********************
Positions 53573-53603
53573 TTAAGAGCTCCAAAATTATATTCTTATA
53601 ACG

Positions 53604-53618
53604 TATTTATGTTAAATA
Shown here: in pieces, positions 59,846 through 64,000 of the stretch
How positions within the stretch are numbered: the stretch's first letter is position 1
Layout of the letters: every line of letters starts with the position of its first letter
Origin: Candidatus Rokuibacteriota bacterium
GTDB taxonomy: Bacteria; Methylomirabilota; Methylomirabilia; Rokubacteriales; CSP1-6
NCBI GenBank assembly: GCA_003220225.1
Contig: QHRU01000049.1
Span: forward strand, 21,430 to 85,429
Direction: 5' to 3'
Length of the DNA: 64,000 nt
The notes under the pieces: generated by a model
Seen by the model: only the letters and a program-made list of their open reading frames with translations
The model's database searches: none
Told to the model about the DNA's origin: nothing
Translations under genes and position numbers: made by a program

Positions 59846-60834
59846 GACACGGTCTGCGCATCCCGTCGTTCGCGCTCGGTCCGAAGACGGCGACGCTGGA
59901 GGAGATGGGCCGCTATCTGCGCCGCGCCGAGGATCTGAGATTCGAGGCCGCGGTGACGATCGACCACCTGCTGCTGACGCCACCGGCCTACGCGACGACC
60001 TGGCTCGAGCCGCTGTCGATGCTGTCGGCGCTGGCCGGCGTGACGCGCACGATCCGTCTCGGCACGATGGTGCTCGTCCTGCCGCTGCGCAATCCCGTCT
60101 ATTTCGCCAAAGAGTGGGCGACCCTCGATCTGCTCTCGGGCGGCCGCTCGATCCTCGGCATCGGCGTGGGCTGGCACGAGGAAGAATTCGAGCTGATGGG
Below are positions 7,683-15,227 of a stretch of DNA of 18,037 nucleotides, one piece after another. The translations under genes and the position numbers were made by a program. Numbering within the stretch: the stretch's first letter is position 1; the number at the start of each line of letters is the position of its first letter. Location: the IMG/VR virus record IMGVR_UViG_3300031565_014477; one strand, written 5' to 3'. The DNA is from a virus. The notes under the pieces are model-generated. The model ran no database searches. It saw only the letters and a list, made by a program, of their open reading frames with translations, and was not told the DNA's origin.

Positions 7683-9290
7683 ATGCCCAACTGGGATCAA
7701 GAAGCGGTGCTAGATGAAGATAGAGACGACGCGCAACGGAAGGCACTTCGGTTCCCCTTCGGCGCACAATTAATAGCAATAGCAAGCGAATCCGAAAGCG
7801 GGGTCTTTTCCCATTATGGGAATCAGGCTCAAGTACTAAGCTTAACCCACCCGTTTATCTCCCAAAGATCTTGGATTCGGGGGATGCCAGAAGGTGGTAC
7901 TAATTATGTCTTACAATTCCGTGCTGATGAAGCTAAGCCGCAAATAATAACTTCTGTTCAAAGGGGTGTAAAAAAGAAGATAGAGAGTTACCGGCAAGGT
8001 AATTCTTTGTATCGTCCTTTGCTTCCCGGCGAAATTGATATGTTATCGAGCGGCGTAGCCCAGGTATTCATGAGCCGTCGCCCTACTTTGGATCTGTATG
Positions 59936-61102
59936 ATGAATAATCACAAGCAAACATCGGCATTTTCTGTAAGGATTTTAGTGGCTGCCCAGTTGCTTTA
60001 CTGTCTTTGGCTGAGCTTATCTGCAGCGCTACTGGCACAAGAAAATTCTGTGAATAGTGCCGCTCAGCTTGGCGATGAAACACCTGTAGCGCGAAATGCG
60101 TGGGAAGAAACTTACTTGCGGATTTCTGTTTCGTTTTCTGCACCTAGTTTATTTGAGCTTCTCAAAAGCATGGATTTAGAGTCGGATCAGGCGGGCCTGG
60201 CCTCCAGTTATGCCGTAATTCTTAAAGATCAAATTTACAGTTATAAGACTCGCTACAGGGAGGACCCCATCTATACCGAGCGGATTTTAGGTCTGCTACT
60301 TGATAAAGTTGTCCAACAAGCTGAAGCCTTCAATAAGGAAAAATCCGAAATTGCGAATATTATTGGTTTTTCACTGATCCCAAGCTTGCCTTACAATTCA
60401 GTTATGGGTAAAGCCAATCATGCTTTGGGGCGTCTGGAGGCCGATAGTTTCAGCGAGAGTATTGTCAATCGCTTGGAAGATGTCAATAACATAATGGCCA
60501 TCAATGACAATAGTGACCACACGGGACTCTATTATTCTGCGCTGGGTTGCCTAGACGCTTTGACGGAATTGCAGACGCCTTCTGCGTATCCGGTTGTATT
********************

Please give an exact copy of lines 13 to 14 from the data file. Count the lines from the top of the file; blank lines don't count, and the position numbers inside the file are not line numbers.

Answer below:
Span: forward strand, 21,430 to 85,429
Direction: 5' to 3'